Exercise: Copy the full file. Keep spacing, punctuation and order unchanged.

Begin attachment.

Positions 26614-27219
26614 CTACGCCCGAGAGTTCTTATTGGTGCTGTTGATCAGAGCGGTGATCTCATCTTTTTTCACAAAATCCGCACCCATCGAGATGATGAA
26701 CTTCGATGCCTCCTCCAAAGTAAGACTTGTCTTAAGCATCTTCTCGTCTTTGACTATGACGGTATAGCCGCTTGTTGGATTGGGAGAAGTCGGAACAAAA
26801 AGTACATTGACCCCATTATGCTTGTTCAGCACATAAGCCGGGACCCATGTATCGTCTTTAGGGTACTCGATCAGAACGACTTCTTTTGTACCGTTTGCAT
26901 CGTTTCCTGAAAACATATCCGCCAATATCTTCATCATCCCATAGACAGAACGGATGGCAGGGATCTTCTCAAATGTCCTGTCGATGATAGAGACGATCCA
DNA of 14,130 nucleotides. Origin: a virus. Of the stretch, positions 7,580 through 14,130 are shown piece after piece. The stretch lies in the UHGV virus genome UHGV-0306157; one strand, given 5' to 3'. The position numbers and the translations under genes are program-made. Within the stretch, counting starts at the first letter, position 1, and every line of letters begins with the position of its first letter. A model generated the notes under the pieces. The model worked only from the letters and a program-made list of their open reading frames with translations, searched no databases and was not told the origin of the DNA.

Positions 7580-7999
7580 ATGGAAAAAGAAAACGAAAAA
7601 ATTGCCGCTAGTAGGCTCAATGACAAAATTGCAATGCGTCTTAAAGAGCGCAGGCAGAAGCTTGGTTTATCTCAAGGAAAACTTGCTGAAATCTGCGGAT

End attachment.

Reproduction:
Positions 26614-27219
26614 CTACGCCCGAGAGTTCTTATTGGTGCTGTTGATCAGAGCGGTGATCTCATCTTTTTTCACAAAATCCGCACCCATCGAGATGATGAA
26701 CTTCGATGCCTCCTCCAAAGTAAGACTTGTCTTAAGCATCTTCTCGTCTTTGACTATGACGGTATAGCCGCTTGTTGGATTGGGAGAAGTCGGAACAAAA
26801 AGTACATTGACCCCATTATGCTTGTTCAGCACATAAGCCGGGACCCATGTATCGTCTTTAGGGTACTCGATCAGAACGACTTCTTTTGTACCGTTTGCAT
26901 CGTTTCCTGAAAACATATCCGCCAATATCTTCATCATCCCATAGACAGAACGGATGGCAGGGATCTTCTCAAATGTCCTGTCGATGATAGAGACGATCCA
DNA of 14,130 nucleotides. Origin: a virus. Of the stretch, positions 7,580 through 14,130 are shown piece after piece. The stretch lies in the UHGV virus genome UHGV-0306157; one strand, given 5' to 3'. The position numbers and the translations under genes are program-made. Within the stretch, counting starts at the first letter, position 1, and every line of letters begins with the position of its first letter. A model generated the notes under the pieces. The model worked only from the letters and a program-made list of their open reading frames with translations, searched no databases and was not told the origin of the DNA.

Positions 7580-7999
7580 ATGGAAAAAGAAAACGAAAAA
7601 ATTGCCGCTAGTAGGCTCAATGACAAAATTGCAATGCGTCTTAAAGAGCGCAGGCAGAAGCTTGGTTTATCTCAAGGAAAACTTGCTGAAATCTGCGGAT